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Cloud

Catastrophic Cloud Attack Costs Would Rival that of Hurricane Damages

Lloyd's of London estimates multi-billion-dollar loss figures in worst-case scenarios of a major zero-day exploit or massive cloud outage.

WannaCry spread like wildfire in a matter of days reaching 150 countries and creating an anticipated $4 billion in losses, but if attackers were to launch a global, system-wide attack that hit a multitude of cloud-based companies, the worst-case scenario losses could potentially reach $53 billion in just a few days, according to a report released by cyber risk analytics firm Cyence and insurer Lloyd's of London.

That multi-billion dollar figure is on par with the damages of a major hurricane and would be based on the losses sustained by the end-user of the cloud-based services, says George Ng, Cyence CTO and co-founder.

As an example of what a catastrophic cloud-based attack would look like of this proportion, imagine an attack on hypervisors, or virtual machine monitors (VMM), that create and run virtual machines for a number of cloud-based services like the Amazon Web Services (AWS) cloud and Microsoft's Azure, Ng says. If you were to take all the direct losses sustained by customers of AWS, Azure, and any other cloud service whose hypervisors were also attacked in the onslaught, then the losses could dramatically scale, the CTO notes.

Another worst-case scenario cited in the report: cybercriminals sharing information about a zero-day vulnerability affecting all versions of an operating system used by 45% of users across the globe, and then developing exploits to take advantage of it for financial gain. Potential losses for these users could reach $28.7 billion, the report found.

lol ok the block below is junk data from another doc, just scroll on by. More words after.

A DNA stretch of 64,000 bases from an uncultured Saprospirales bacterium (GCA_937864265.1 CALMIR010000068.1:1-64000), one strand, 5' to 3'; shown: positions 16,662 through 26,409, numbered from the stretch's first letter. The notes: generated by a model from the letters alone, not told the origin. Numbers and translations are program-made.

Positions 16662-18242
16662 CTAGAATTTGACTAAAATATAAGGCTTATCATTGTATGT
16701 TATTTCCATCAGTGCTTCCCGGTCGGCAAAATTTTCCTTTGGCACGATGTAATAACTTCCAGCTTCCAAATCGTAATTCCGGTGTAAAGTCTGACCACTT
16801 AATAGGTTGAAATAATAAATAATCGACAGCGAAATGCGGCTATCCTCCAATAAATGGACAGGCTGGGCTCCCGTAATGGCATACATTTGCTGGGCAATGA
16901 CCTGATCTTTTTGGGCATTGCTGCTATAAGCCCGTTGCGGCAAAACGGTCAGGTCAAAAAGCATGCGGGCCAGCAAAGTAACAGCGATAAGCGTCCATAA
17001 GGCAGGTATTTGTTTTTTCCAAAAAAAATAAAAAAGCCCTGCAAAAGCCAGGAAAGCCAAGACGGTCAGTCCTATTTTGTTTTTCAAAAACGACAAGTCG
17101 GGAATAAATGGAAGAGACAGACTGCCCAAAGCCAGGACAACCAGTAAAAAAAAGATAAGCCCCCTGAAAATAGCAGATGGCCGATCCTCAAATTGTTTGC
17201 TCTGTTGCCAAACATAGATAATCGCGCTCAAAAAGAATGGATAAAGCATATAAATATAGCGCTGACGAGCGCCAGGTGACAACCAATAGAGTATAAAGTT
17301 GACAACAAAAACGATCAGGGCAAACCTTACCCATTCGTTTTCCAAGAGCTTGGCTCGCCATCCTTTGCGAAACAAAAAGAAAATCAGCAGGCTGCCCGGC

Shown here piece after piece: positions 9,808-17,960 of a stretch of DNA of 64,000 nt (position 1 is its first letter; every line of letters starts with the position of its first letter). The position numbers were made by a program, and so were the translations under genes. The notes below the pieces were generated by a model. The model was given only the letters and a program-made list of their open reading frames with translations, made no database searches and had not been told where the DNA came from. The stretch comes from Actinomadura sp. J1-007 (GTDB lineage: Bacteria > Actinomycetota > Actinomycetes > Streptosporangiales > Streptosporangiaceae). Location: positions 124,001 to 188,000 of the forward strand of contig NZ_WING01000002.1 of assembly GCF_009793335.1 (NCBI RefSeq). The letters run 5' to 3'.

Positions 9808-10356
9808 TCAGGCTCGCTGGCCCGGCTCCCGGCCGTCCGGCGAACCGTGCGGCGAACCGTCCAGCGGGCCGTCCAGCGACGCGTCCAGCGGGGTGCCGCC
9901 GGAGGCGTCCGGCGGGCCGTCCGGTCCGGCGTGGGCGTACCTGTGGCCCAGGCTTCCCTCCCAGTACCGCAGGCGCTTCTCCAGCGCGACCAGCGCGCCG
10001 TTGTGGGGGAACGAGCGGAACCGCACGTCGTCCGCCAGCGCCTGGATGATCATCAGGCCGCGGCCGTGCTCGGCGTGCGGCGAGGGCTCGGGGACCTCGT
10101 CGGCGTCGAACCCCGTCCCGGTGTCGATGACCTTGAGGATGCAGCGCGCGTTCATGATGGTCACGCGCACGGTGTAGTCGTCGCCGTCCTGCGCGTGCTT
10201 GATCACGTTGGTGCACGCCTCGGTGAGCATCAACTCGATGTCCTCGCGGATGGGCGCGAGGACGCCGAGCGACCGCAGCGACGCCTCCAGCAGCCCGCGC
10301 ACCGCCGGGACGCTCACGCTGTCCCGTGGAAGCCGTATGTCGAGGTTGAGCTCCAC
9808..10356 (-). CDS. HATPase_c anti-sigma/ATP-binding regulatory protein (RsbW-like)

The potential of these multi-billion dollar losses far exceeds the size of the overall market of companies using the Internet for their business and paying premiums for cyber insurance,  which Lloyd's of London estimates to be between $3 billion to $3.5 billion, based on the premiums paid for cyber insurance, says Ng, whose company works with insurance companies to help them understand the potential economic risk from cyberattacks. Last year, property-casualty insurance companies wrote $1.35 billion in cyber insurance premiums, an increase of 35% from the previous year, the report notes.

Although Ng admits the potential for these worst-case scenarios with their mega-billion in losses is "pretty unlikely" to happen, he notes the ever-evolving cybercrime landscape is very dynamic and generates copycats for popular and lucrative attacks.

Nonetheless, based on the report's estimates for potential damages from cyberattacks, Ng advises CISOs and executives with responsibility for security departments to track, monitor, and focus on insider threats, train all staff on cybersecurity, and be aware of emerging trends.

Some of those trends include adopting an awareness that "generated" software code can be modified by attackers when it's produced in an authomated fashion. Other trends are the growing volume of software developers and software, which can potentially introduce more vulnerabilities into the code.

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Dawn Kawamoto is an Associate Editor for Dark Reading, where she covers cybersecurity news and trends. She is an award-winning journalist who has written and edited technology, management, leadership, career, finance, and innovation stories for such publications as CNET's ... View Full Bio
 

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